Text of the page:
‘Older woman’ twosomes are advertising’s new face
April 11, 2006 ㅡ Last year, the new face of cosmetic ads in Korea was the pretty-faced young male. with a feel for neutral gender. This year, the women are back. But this time, they are much sexier ― and older.
The young men may still be there but their roles have retreated a step to become foils for these actresses who obviously want to tell the viewers at home that they could become like them as well ― if they used the products.
In a new ad for Coenzyme Q10 Whitening products from Somang Cosmetics, Kim Hye-soo sits alone in a cold police interrogation room wearing a black miniskirt. Her legs are crossed. She is staring at a tired-looking investigator in front of her with a mischievous smile.
In front of her is Hyun Bin, a young slim heartthrob, portraying an angry policeman. He demands to know Kim’s age. Instead of an answer, she stretches out her legs and re-crosses them, giving a radiant smile.
Hyun again demands for her to speak. When there is no answer, he walks up to her and stares hard at her, but steps back surprised at how "young" she looks.
Kim is 37 years old. Hyun, a new face to the entertainment scene last year, is 24.
"She must be 25, or 26?" Hyun says to himself in the ad, while touching Kim’s cheek with his index finger.
In an earlier ad for the skin-care chain The Face Shop, ruby-lipped film star Kwon Sang-woo nuzzled young actresses beside a berry tree.
In the new version, he is paddling his feet in a lake. Beside him sits actress Ko So-young, who may be only four years older than him, but is 10 years ahead in her acting career.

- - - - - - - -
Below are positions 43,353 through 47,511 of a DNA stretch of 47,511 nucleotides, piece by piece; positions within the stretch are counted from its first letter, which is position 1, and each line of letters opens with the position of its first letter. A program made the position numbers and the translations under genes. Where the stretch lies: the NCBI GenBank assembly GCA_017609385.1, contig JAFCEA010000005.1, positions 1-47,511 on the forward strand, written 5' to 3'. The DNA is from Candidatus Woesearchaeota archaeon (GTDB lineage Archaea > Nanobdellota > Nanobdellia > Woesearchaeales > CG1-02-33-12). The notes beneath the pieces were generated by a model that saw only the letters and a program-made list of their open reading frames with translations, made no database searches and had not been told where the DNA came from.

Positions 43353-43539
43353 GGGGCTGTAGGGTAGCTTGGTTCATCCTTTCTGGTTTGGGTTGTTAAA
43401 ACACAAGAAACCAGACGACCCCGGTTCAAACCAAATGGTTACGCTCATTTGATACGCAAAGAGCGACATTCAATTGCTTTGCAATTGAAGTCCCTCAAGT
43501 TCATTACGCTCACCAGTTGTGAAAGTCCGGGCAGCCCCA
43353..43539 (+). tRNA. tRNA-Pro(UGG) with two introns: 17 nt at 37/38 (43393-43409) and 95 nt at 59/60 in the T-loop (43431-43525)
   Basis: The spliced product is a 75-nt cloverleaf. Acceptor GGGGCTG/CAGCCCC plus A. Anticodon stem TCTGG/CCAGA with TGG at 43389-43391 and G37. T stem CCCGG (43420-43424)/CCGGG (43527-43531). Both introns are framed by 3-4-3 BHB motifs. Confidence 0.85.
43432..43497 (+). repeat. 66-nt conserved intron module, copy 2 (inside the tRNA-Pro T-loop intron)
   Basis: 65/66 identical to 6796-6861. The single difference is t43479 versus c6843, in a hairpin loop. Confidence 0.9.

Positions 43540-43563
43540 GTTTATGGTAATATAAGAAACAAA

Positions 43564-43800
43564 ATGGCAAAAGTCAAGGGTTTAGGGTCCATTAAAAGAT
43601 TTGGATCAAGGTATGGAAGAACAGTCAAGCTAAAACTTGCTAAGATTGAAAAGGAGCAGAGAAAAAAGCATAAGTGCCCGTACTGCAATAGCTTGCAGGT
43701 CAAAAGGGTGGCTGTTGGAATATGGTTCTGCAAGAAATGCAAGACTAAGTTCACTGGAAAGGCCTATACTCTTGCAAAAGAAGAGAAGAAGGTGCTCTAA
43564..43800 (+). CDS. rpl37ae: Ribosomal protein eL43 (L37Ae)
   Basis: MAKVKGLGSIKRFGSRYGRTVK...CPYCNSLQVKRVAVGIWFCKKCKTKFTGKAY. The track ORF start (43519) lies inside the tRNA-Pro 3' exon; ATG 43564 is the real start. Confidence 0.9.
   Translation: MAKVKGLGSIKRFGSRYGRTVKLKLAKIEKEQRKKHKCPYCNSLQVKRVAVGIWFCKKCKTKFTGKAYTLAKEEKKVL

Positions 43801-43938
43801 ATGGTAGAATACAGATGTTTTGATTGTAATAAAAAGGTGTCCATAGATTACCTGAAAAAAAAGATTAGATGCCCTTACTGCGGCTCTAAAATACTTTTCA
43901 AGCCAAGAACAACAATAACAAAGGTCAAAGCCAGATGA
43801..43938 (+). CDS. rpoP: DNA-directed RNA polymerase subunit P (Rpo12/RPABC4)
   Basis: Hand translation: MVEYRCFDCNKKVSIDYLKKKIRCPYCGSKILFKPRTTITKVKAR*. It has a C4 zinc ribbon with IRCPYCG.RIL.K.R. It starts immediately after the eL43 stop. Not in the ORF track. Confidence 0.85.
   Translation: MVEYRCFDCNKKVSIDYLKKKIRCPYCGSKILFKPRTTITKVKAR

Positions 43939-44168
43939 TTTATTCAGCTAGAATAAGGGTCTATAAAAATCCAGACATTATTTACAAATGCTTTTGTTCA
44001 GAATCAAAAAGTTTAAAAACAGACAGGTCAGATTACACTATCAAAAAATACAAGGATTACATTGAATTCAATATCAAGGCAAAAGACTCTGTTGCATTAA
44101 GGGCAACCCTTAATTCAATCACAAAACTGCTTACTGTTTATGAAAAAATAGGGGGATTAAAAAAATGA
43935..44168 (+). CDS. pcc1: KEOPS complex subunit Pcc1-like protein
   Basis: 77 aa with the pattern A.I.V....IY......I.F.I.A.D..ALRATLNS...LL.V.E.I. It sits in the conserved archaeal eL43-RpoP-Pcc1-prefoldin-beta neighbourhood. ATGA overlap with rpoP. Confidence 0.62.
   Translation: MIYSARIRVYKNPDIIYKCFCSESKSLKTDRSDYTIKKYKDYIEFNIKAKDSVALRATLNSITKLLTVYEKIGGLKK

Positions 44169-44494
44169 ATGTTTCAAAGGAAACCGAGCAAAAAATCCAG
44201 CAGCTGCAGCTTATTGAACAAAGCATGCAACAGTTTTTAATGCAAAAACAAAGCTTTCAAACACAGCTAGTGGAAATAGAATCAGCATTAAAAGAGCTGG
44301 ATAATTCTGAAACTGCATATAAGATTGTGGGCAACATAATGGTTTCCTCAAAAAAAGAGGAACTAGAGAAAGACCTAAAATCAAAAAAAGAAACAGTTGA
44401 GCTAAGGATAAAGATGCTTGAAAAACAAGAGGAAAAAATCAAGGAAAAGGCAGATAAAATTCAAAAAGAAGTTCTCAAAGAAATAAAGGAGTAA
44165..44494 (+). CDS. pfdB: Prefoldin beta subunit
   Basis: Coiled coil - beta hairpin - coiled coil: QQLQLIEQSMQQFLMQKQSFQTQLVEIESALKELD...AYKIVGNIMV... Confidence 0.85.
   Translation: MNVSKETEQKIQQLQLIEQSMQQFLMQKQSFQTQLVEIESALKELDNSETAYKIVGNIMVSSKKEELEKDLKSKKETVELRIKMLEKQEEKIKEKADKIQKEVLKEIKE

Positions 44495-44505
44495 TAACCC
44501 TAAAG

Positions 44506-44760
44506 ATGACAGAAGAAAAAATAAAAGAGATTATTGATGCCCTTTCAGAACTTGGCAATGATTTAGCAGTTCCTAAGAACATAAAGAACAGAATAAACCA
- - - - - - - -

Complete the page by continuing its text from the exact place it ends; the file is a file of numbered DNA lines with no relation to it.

"People say that Kwon and Ko look adorable together as a couple," said Kim Mi-yeon, the promotions head of The Face Shop. "No one feels uncomfortable anymore about ads that feature female models that are older than their co-starring males."
Just two years ago, a shampoo ad for CJ Rice Day, ran an ad that showed a young man tossing an amorous remark at his female superior. In the commercial, the big-eyed, fair-skinned male approached the older woman. He started by calling her seonbae, or "superior" in Korean, and whispered that she looks much prettier without makeup. The seonbae quietly blushes.
The response back then was that the ad was "awkward" and "disturbing." But such ads kept appearing. Many put the older women in a position where women were direct and vigorous instead of passive.
In a cellphone ad for Cyon Idea, actress Kim Tae-hee tells her "younger male friend," played by Hyun Bin again, to stop addressing her as "Nuna," or "older female friend." She then leans against the young man, who is embarrassed by her direct approach.
"Female models in their 30s are becoming a more popular choice for cosmetic companies," said Yang Yeong-cheol, a team head of advertisement maker Intermax AdCom. "They give products a more sophisticated and mature image than models in their 20s could."
by Lee Min-a